The virtual world to some extent demonstrates that there is existence beyond the body, as does astrology — we’re overcoming this belief that everything is strictly limited by physical reality. To get into virtuality we need these interconnective devices. So far there are no psychics I know of who can get onto the Net with their minds, but the time may be coming. Without the need to use any equipment at all, astrology can demonstrate that we’re all part of the same reality, and that communication extends beyond the body and the known senses. We try to emulate this with all of our technology. That emulation, much like astrology, can point us toward the reality, or it can keep us trapped in a little model of reality.

From the perspective of the work you do as an astrologer, how do you think what many young people experience in their virtual (online) lives via avatars or role-playing games (RPGs) affects who they think they are?

Both astrology and avatars involve the use of symbols. With both kinds of symbols, we attempt to tell a version of the story of our lives. Sometimes we succeed. Often we don't. Good astrologers will remind you that the map is not the terrain. A person's mind is more complex than their chart. A person with an avatar is not their avatar. But it's clear that you can use your avatar creatively; that you can create a kind of extremely rich parallel world to your own. At professional astrology conferences, a good few people chirp about their Pisces Moon and Aquarius rising and Venus in Leo, as if that reveals anything about who they actually are. In this mode, astrology is being used as a metalanguage, but it's also reductionist. There's no way to make sure that we all agree what Venus in Leo means, and it does mean something different to everyone. In this way, it shrinks our potential, and limits the potential of astrology as a means of exploring who we are. Animating one's avatar can be a way of breathing life into existence, via proxy. We do a lot of that these days; we create nicknames and handles and profiles and listings and live through them vicariously. We have different email addresses and Facebook pages for different purposes. I suggest we see this for what it is, the creation of alter egos.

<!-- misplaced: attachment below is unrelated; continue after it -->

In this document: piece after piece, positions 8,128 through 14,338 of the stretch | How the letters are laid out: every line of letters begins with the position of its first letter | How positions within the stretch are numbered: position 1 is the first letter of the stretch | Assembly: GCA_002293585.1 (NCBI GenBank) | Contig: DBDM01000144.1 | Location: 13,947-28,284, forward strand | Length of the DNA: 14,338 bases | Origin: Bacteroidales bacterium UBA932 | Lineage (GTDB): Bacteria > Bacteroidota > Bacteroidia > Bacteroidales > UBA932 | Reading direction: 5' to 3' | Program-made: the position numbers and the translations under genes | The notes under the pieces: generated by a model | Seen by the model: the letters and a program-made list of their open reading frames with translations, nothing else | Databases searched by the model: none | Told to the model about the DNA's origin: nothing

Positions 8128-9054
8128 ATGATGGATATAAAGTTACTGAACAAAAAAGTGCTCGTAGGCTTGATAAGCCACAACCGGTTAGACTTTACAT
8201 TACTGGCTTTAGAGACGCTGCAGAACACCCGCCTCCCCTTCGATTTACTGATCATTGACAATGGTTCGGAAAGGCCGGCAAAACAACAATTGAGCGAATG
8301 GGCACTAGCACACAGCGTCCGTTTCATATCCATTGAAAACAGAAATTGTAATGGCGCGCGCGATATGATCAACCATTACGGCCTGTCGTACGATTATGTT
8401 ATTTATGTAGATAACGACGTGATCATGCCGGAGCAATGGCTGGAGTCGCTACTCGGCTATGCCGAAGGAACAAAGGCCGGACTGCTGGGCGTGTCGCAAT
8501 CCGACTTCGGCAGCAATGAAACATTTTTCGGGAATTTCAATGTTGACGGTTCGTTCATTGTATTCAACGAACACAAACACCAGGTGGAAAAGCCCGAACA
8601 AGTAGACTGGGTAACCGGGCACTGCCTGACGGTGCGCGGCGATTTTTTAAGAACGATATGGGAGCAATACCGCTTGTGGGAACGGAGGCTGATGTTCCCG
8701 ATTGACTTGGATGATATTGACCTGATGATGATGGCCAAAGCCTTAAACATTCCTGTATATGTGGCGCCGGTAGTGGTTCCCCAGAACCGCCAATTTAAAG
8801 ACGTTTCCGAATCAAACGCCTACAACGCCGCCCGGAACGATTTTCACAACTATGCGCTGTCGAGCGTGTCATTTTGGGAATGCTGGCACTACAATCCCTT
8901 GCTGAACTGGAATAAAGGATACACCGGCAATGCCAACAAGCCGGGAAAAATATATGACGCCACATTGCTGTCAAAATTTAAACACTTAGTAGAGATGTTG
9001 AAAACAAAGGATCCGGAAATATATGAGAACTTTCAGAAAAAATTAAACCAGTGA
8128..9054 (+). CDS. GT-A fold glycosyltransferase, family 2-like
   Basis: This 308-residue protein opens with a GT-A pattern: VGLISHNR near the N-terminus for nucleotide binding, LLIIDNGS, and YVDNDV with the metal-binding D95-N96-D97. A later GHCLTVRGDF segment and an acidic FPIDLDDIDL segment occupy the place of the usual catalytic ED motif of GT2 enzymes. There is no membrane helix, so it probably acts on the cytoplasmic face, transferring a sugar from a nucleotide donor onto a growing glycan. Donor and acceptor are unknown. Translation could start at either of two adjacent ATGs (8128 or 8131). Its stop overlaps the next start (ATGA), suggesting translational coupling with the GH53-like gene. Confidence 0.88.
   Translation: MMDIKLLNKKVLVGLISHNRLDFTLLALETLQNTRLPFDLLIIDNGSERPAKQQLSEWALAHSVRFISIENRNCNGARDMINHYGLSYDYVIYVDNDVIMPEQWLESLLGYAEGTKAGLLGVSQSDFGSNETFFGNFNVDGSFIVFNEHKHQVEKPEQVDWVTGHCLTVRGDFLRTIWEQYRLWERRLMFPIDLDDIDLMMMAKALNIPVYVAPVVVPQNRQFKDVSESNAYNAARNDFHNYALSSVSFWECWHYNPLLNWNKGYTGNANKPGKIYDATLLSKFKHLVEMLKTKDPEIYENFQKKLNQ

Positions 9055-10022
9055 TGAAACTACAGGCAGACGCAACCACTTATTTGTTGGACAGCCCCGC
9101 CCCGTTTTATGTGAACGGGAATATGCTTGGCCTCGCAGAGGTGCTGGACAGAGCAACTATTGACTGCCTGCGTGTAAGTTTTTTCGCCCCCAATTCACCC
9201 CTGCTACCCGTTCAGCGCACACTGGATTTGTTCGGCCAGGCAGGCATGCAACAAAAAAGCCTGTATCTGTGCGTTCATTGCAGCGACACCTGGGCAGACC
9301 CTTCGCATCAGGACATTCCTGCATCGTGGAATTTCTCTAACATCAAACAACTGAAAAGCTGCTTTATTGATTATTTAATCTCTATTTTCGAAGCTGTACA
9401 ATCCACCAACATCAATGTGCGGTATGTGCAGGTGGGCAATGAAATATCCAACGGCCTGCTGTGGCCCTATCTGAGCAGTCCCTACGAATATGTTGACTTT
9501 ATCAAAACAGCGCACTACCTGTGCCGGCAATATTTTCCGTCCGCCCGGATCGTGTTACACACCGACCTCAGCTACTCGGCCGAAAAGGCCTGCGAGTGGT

We can bring creativity to this process. Or it can be used to give us a false sense of control, and an attempt to simplify existence in a time when life is exceptionally complicated.